Ex­plain­ing sub­trac­tion like Roshni


Teach­ers of­ten say that learn­ing is most ef­fec­tive when it is con­tex­tu­alised for stu­dents. I saw this first­hand in a re­mote vil­lage in Mirza­pur re­cently. Dawn was break­ing on a hot sum­mer morn­ing when I reached the rock-strewn land­scape of Tanda Falls. There was lit­tle ac­tiv­ity in the clus­ter of mud and thatch houses that con­sti­tutes Turka­han vil­lage. How­ever, the un­mis­tak­able sounds of a ru­ral class in progress wafted through the gates of the local NGOrun Project Mala School.

“Imag­ine you have five man­gos,” said a young but firm voice, “and you give two to your younger brother… How many will you be left with?” The class­room erupted into a de­bate on the very need for giv­ing any man­goes at all to sib­lings, younger or older. Since I’d come here to meet Roshni, the young teacher who was strug­gling to give ex­am­ples of other fruit, veg­eta­bles, even sta­tionery to ex­plain the con­cept of sub­trac­tion to a bunch of stu­dents firmly united in their crit­i­cism of gra­tu­itous giv­ing — I de­cided to sit at the back of the class to give her time to sort this out.

As I watched her deal with the pri­mary stu­dents with poised pa­tience, I won­dered if she un­der­stood how re­mark­able her life story was. In an ear­lier col­umn, I’d writ­ten about her and two other boys from Project Mala’s flag­ship school some 50 kilo­me­tres away in Guria. With­out much prepa­ra­tion, they had cleared the first round of JEE held ear­lier this year and con­se­quently be­come rather well-known in their vil­lages. Roshni, who hails from Turka­han, found her­self es­pe­cially pop­u­lar. This is be­cause the local schools here are only up to class eight, af­ter which chil­dren need to walk five kilo­me­tres in the hills to reach the near­est road head, and then catch a bus to the clos­est sec­ondary school sev­eral kilo­me­tres ahead in Amoi. “When I re­turned home af­ter my JEE re­sult, my neigh­bours asked me to tu­tor their chil­dren for a fee,” she’d told me ear­lier. “But hav­ing re­ceived such good school­ing at Project Mala, I just didn’t feel like tak­ing money for teach­ing and de­cided to start a free sum­mer school from six to nine in the morn­ing with two other Project Mala alumni in­stead.”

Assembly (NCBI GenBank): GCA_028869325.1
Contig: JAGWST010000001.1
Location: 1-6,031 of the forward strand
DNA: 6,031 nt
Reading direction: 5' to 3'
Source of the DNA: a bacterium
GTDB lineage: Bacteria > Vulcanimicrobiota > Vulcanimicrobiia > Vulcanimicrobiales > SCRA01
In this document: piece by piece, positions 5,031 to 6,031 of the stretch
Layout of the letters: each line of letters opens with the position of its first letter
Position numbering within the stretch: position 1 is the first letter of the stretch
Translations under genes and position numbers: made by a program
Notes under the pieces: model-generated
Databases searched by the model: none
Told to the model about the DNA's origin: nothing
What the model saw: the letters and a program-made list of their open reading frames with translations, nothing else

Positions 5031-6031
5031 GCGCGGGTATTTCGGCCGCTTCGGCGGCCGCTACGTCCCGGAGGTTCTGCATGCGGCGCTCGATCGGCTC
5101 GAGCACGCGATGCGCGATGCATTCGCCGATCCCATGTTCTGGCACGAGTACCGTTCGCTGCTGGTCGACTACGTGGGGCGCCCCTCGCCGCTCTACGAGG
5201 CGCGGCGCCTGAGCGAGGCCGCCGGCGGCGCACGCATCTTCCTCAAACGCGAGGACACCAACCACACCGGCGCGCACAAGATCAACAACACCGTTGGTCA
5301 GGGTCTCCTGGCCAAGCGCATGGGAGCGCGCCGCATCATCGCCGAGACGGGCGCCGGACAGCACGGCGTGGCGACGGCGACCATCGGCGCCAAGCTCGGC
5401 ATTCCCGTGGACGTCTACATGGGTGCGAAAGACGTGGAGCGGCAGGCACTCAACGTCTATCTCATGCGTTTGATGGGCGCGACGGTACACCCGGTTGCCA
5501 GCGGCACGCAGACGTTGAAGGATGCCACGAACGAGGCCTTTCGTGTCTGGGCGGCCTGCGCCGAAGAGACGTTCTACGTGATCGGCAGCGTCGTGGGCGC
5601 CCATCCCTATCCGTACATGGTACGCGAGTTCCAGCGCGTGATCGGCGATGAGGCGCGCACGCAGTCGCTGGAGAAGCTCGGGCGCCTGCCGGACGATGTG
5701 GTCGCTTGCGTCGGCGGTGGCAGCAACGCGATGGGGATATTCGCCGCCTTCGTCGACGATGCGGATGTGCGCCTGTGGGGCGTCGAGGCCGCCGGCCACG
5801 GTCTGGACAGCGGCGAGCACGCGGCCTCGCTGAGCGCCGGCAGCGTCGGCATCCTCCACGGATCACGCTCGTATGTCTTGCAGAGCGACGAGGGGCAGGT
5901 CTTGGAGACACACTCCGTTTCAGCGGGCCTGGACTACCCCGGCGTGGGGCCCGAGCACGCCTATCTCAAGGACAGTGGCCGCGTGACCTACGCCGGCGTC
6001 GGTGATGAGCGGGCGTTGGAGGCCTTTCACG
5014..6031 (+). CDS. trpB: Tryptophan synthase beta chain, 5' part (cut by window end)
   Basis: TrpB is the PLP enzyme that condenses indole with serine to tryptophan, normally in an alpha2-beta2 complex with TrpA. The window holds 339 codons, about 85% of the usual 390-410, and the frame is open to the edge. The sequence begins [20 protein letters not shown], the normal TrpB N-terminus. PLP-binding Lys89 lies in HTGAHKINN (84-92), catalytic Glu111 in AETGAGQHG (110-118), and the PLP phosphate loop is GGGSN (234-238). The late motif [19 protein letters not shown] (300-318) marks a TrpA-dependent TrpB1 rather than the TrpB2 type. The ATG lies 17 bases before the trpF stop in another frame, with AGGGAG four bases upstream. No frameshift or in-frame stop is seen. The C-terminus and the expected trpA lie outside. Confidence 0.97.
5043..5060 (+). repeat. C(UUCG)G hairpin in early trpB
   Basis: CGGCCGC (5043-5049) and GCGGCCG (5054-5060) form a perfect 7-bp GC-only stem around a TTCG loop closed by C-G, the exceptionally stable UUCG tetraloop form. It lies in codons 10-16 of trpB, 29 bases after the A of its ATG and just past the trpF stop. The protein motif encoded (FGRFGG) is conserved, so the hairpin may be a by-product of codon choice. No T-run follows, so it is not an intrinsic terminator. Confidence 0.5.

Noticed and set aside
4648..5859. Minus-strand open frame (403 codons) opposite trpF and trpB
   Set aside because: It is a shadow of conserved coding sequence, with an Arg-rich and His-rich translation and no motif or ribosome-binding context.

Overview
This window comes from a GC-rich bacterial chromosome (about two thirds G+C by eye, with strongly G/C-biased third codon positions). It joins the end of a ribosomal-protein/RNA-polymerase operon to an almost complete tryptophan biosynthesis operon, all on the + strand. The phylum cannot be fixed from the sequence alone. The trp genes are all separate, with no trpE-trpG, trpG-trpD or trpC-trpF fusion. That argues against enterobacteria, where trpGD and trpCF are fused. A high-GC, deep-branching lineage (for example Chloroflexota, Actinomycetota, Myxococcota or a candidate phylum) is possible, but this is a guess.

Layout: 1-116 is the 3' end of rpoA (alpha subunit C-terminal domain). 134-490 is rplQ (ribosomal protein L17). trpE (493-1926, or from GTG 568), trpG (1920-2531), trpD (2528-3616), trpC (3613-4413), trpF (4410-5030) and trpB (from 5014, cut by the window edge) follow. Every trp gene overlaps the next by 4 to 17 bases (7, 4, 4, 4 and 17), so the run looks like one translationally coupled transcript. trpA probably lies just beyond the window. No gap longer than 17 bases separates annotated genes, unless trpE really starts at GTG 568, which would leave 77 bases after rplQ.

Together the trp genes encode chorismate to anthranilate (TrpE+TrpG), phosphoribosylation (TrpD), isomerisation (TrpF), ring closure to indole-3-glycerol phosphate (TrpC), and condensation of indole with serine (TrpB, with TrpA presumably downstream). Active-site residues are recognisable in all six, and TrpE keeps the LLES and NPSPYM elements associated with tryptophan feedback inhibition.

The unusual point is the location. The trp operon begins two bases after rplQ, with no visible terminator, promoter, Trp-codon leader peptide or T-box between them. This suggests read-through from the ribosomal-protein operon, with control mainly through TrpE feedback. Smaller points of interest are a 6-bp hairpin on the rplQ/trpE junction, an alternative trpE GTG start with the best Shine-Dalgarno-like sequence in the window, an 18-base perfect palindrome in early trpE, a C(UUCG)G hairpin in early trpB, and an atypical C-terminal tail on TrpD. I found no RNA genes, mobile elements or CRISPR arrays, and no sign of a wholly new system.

While the other two young teach­ers de­cided to fo­cus on the older stu­dents, Roshni had taken charge of the younger ones. When she’d be­gun, most had un­der­de­vel­oped nu­mer­acy skills. They’d now un­der­stood sim­ple ad­di­tion, and I sud­denly re­alised Roshni was try­ing a dif­fer­ent tack to ex­plain the idea of sub­trac­tion to them.

“Imag­ine that you live in a house­hold of 10 — grand­par­ents, chachachachi, their son, your par­ents and two sib­lings,” she said. The stu­dents nod­ded. “Chacha gets a job in Mum­bai and leaves home. How many mouths will your fa­ther have to feed?” With­out hes­i­ta­tion, the chil­dren shouted, “Nine.” Roshni wasn’t done. “Imag­ine next, that chachi and their son also join chacha in Mum­bai. How many left?” she asked. In this re­mote area with few job em­ploy­ment and ed­u­ca­tion op­por­tu­ni­ties, th­ese chil­dren were no strangers to mi­gra­tion. Link­ing the con­cept of sub­trac­tion to mi­gra­tion was a mas­ter­stroke, I re­alised, as they again an­swered cor­rectly.

And just like that, as the sun crept higher into the sky, all the young chil­dren of Turka­han un­der­stood what sub­trac­tion re­ally meant.

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